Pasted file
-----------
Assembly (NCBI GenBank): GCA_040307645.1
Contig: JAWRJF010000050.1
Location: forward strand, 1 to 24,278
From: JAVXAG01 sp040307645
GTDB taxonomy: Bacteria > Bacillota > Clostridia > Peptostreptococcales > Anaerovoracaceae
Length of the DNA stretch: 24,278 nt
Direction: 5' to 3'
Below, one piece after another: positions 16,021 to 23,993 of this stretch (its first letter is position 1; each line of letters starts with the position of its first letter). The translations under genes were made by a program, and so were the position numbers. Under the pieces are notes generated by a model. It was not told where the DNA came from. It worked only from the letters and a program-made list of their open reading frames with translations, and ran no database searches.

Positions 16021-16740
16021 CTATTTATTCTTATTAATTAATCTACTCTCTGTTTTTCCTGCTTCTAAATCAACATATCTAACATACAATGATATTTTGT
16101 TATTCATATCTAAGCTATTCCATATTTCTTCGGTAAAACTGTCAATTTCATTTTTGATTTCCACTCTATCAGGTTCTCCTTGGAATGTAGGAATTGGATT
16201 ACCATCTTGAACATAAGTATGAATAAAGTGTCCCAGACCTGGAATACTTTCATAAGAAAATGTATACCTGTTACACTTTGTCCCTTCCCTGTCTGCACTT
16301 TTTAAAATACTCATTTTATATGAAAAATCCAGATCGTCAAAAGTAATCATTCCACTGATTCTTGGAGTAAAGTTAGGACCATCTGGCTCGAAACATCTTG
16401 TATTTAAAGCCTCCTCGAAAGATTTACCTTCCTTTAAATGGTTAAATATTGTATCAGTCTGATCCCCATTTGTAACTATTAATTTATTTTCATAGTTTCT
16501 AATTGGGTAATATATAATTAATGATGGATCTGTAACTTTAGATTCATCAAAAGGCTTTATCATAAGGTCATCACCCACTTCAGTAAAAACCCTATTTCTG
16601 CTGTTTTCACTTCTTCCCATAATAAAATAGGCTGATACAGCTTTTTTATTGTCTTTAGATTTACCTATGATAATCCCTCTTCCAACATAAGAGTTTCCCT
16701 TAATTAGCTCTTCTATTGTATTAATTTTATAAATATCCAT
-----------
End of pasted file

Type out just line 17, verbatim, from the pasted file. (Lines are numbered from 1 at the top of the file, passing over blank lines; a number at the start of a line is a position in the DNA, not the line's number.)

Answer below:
16701 TAATTAGCTCTTCTATTGTATTAATTTTATAAATATCCAT